Throughout the whole Student Council debate one of the things I keep hearing from certain folks is this idea that religious groups on campus are “oppressed,” more “oppressed” perhaps than people of color. The folks referencing this are speaking specifically about Christian groups on campus.
hmm… about that.
I guess for me it is hard to imagine folks who identify with Christianity as being marginalized because of their religion. For a couple reasons…
- In the United States, Christianity, like whiteness, has been normalized in a way that can marginalize and silence folks who do not identify with Christian values.
- History, the U.S., was born as a “Christian nation;” Christian religious values pervade much of our government, collective values, and our societal history. Biblical references are present in our textbooks, the literature we value, our money, it is pretty much omnipresent.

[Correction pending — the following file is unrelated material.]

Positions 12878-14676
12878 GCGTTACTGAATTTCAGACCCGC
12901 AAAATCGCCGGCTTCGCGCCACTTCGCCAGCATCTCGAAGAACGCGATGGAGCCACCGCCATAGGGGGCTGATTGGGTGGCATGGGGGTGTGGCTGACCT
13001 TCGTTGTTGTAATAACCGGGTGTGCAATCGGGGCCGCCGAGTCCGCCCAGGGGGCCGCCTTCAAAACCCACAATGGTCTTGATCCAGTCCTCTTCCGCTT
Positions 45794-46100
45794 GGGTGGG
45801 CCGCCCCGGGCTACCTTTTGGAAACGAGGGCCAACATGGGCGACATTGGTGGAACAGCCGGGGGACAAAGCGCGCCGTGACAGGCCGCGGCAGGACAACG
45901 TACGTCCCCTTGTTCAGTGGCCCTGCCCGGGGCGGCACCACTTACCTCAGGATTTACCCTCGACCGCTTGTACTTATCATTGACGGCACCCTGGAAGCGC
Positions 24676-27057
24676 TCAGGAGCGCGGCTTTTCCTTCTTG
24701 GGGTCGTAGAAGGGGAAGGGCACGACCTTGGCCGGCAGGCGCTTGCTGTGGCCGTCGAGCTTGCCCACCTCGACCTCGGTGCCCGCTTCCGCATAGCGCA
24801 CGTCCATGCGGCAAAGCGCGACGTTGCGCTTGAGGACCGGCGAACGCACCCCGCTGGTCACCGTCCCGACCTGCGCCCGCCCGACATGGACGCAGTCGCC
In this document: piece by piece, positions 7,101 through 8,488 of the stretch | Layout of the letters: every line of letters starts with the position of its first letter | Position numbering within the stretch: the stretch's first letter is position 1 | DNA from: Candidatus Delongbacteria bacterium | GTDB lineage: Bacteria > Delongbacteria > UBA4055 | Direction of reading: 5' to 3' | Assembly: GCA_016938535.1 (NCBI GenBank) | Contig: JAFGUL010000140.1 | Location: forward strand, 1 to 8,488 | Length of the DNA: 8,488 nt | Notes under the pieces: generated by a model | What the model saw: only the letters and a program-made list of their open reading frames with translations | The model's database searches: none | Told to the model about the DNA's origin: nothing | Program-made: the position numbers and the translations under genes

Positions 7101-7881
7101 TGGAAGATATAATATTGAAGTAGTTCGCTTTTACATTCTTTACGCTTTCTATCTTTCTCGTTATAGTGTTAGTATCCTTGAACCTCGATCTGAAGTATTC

- Also, in terms of history, Christianity has been used to justify a lot fucked up colonization of communities of color. Christianity also has deep and complicated roots with slavery
With all of that being said, I think that I have seen ways that Christianity acts as a vehicle for social justice, liberation, and serves marginalized communities in powerful ways. And while I haven’t fully thought this out I think there is a place to say that Christians have to own the fact that they are benefitting from Christian supremacy that often comes at the expense of, marginalization of, tokenization and colonization of other religious, spiritual and cultural practices.
So. To claim that Christian groups on campus are “oppressed,” to me, shows a general lack of understanding of the word oppressed, and a shortsightedness that ignores different community histories that inform our positions on campus and off.
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Tags: christian supremacy